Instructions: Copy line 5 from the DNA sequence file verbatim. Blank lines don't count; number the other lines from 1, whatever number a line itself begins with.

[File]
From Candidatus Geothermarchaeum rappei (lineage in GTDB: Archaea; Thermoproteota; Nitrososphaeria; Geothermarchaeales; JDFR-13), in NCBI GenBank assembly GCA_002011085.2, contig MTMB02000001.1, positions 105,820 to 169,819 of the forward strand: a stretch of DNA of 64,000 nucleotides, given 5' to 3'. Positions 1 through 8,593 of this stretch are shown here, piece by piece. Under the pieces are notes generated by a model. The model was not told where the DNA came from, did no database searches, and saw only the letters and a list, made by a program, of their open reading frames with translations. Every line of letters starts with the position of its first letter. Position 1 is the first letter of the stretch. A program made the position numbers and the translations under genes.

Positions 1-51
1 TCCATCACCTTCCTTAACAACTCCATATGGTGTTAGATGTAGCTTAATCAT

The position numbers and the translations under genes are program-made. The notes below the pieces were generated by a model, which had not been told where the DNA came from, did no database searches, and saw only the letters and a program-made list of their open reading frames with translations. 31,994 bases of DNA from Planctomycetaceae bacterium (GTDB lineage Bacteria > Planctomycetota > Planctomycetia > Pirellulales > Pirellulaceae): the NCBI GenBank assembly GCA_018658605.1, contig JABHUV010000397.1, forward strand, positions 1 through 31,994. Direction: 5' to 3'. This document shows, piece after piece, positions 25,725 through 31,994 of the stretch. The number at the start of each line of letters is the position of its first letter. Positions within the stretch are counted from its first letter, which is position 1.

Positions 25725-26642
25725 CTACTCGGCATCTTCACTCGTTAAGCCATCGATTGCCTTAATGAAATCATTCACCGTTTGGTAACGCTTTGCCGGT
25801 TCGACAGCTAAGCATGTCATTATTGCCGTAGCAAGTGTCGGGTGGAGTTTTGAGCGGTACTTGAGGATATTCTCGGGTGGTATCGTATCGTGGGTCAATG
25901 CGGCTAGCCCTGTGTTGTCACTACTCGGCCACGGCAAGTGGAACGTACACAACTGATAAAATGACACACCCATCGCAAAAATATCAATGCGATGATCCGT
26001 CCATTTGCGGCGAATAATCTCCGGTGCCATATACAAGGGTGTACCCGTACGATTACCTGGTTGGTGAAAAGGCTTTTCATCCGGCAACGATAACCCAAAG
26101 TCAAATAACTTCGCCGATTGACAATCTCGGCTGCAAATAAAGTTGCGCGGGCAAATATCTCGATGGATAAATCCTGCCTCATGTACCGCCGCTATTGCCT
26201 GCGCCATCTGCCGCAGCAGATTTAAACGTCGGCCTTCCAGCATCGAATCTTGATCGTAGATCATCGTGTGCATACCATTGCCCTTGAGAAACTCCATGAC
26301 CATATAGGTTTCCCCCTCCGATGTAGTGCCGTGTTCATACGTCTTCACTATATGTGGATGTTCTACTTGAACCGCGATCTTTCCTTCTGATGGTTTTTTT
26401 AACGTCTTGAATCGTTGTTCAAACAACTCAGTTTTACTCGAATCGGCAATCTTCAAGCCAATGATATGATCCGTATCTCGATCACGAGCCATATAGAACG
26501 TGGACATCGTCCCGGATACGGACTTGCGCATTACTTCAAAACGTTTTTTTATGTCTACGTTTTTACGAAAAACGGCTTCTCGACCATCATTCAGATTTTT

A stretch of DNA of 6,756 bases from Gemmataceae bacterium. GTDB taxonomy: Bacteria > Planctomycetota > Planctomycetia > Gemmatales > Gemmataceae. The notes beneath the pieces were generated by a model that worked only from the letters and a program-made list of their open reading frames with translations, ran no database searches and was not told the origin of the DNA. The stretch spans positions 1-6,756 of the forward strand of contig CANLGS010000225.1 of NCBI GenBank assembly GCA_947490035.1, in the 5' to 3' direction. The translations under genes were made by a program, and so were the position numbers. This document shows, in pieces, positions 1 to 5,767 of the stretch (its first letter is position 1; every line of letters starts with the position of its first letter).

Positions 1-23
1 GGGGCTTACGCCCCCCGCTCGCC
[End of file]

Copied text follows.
Positions 25725-26642